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there is a situation where a have multiple controllers like a town_center controller, a sawmill controller, a quarry controller and so on.

The urls of my application would probably need to be something like /town_center/view or sawmill/view, quarry/view and the likes.

The problem is how to actually write such routes. For instance, for the town_center controller i have something like :

 scope :path => '/town_center', :controller => :town_center do
    get '/view/' => :view, :as => 'town_center'
  end  

While this works fine, there is a problem. When i actually execute the view action in the town_center controller, there is no simple way to get the id of the building, since it's not present in the url as a params attribute.

One simple idea would be to create a route like :

get '/view/:name' => :view, :as => 'view_building'

But the problem with that approach is that everything gets redirected to a single controller. So, my question is, how can i make it so that there is an identifier on the url and still redirect to particular controllers ?

Or if you think this is not correct as a general idea, is there a better way to doing that ?

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1 Answer 1

up vote 1 down vote accepted

You could use RESTful routing, which has become the norm for Rails applications.

MyApp::Application.routes.draw do
  resources :town_centers
  resources :sawmills
  resources :quarries
end

Edit Or for singular routes, as suggested in the comments:

MyApp::Application.routes.draw do
  resource :town_center
  resource :sawmill
  resource :quarry
end

This will automatically give you all of the routes needed for Create, Read, Update, and Destroy your various models.

Running rake routes will show you all of the routes that your application makes available. This will include GET routes of the format GET /town_centers and GET /town_centers/:id, the latter of which will run a show action in your TownCentersController and render your /views/town_centers/show.html.erb view template.

If you're new to Rails and have not yet read the Getting Started or Routing guides, they can be found here:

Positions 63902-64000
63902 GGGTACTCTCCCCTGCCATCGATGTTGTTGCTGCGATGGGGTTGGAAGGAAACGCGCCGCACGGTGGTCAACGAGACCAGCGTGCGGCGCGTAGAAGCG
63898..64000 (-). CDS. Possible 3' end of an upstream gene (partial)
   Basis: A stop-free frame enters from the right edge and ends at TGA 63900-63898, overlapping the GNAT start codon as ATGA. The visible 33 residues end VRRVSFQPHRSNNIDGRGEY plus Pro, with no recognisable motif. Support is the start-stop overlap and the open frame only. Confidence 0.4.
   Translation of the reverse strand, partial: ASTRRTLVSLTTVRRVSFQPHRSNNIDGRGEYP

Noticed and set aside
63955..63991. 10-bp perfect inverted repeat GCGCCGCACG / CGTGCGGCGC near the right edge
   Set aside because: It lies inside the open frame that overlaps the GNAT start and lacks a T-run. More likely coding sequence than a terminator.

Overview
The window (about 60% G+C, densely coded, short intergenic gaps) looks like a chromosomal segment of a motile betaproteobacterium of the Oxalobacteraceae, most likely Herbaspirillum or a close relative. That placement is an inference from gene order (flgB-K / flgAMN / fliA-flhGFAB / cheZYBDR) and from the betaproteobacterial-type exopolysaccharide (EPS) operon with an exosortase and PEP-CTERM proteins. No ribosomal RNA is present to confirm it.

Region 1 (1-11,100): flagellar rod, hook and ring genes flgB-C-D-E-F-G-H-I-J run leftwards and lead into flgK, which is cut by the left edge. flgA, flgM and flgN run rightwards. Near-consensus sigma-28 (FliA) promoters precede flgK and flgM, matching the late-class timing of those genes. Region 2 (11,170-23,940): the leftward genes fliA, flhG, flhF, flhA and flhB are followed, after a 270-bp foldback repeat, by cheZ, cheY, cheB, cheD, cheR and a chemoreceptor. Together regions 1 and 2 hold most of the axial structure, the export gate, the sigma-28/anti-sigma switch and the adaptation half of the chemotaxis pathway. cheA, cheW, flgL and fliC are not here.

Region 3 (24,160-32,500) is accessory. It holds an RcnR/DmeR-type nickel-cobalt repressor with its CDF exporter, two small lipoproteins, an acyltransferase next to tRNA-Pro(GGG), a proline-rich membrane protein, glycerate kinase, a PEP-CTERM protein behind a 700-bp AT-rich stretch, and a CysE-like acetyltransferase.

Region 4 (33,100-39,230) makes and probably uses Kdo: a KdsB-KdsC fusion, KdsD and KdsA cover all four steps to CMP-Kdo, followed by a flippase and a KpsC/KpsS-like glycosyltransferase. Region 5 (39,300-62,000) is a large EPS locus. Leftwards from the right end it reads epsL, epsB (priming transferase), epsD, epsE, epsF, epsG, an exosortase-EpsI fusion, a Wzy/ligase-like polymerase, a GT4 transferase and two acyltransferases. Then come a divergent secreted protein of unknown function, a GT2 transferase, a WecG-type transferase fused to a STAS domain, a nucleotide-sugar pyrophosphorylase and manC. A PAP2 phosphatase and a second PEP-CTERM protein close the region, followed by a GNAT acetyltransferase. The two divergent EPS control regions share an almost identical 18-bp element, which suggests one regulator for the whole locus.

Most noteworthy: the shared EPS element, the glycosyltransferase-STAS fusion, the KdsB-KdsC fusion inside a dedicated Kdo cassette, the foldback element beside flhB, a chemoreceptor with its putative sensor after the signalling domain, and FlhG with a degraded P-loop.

Getting Started with Rails: http://guides.rubyonrails.org/getting_started.html

Rails Routing: http://guides.rubyonrails.org/routing.html

share|improve this answer
    
yeah, i know of these, but i don't like using resources, i prefer to write my routes manually. I know that i can just use the :id as part of the url, but i felt it would be redundant since there is just one town_center with a single id. But i guess it's a safe path to walk. –  Spyros Feb 2 '12 at 1:24
    
So you're saying the ID of each entity is static? If these are hard-coded IDs, then you should be able to pass them as part of the route definition. For example: get '/view/' => :view, :as => 'town_center', :id => 14 –  Ryan Feb 2 '12 at 1:40
    
A route resource doesn't have to be plural. You could have resource :town_center. I would not recommend rolling your own routes. –  Tom L Feb 2 '12 at 1:51
    
@Ryan : my only problem with is that the id is based on the database entry. But i would not need to specify the exact id anyway, simply :id is enough. –  Spyros Feb 2 '12 at 2:06
1  
That's a big difference though. Scaffolding produces a bunch of code. Using resources in routing does NOT add code. The code that handles resources is already in Rails. It's always in Rails. As of Rails 3.2, it's highly optimized. Choosing not to use resources actually makes your routing configuration require more code. –  Ryan Feb 2 '12 at 3:34

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